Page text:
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Reports from around the world suggest that gaming addiction is real and on the rise. With nearly 8 in 10 American youth (81%) playing video games at least one time per month, including 94% of all boys playing, this certainly raises concerns about video game addiction. In US, 8.5% of youth gamers (ages 8 to 18) can be classified as pathological or clinically “addicted” to playing video games.
Social games aren’t new–they’re just games you play with other people. Social games began about 5000 years ago. With some help from the team at Disruptor Beam, we’ve put together a little chart that traces the history of social games from its origins in Ancient Egypt all the way to the present.
People want gamification to mean certain things to them. They want to take the word and try to bend into whatever they think will sell their next big idea to someone. This tends to lead to people arguing about what it actually is and what constitutes a gamified product. Two such ideas seem to be Playful design and Serious games.
I had the opportunity to interview Andrew Doull this week, Unangband developer, creator of the Procedural Content Generation Wiki , contributor to the podcast Roguelike Radio , and deep thinker . We chatted about all things procedural: the role of narrative in procedural games, the impact of the indies, the problems with a Procedural Zelda, and how Roguelikes can teach us unique things about life. Listen here: Andrew Doull Interview (MP3). Enjoy! Games covered includes: Like this:
It's been a while since I read Roger Corman's book " How I made a hundred movies in hollywood and never lost a dime ." but I remember its lessons vividly. His book title is pretty literal as he made profit on every film he made, no matter how low budget or schlocky. In this post I'd like to share how some of his best techniques can be applied to indie game production so you too can never lose a dime! Exploit genres.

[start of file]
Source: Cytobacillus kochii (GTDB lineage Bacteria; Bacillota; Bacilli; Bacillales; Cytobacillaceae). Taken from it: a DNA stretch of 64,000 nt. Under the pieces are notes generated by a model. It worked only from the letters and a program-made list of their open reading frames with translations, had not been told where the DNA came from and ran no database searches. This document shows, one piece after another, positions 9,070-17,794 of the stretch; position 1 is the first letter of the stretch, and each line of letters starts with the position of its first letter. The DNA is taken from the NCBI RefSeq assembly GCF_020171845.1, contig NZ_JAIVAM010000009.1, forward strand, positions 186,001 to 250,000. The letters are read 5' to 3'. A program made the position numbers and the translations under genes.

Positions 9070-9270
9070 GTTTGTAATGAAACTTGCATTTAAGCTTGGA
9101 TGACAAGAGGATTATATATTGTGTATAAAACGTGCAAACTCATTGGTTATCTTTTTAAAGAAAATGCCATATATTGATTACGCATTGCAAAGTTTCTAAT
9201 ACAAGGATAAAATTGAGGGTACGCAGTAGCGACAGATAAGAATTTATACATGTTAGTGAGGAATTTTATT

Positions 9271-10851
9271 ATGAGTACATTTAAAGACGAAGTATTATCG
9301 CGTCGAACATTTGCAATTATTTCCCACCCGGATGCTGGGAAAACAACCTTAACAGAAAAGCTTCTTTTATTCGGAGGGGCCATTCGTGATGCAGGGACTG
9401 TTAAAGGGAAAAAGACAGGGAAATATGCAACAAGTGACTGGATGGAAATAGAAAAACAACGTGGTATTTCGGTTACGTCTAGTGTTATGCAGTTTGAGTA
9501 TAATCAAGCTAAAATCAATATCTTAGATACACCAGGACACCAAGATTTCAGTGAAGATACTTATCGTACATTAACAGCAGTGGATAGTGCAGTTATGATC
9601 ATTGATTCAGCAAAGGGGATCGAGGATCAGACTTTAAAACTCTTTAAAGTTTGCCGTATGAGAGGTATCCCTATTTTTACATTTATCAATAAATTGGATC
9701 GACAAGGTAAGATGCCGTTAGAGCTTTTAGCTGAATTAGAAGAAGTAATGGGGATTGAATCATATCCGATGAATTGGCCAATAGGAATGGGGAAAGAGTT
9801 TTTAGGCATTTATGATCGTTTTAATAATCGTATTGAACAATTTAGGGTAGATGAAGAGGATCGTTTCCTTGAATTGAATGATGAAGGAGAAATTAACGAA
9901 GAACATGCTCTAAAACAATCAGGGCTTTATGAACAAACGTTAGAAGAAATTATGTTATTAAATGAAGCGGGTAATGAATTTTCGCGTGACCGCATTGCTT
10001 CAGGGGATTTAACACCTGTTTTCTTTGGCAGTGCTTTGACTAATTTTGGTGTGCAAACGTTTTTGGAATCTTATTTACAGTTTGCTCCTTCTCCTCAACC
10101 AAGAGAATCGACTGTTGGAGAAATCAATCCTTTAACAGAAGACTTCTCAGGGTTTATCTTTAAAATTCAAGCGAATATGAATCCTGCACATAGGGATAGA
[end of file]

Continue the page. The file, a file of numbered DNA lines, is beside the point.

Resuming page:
The Zelda games have--at least since Link to The Past--followed the same structure of introducing the player as an average boy of little importance who is quickly called to action to stop an impending evil. Over the years however, greater emphasis has been placed on the games’ story, and consequently the point at which the player answers the call has been pushed back in each game to expound on the plot more. While the beginning portions are used to deliver the story, this time is also used as a tutorial for the player. After they have learned a bit through the tutorial they eventually come across a “tutorial dungeon”, which is an area that gives the player the chance to try out the puzzle-solving, combat, and navigational skills that are required in later dungeons, but without any real difficulty.
Applied Game Design
Game Design Theory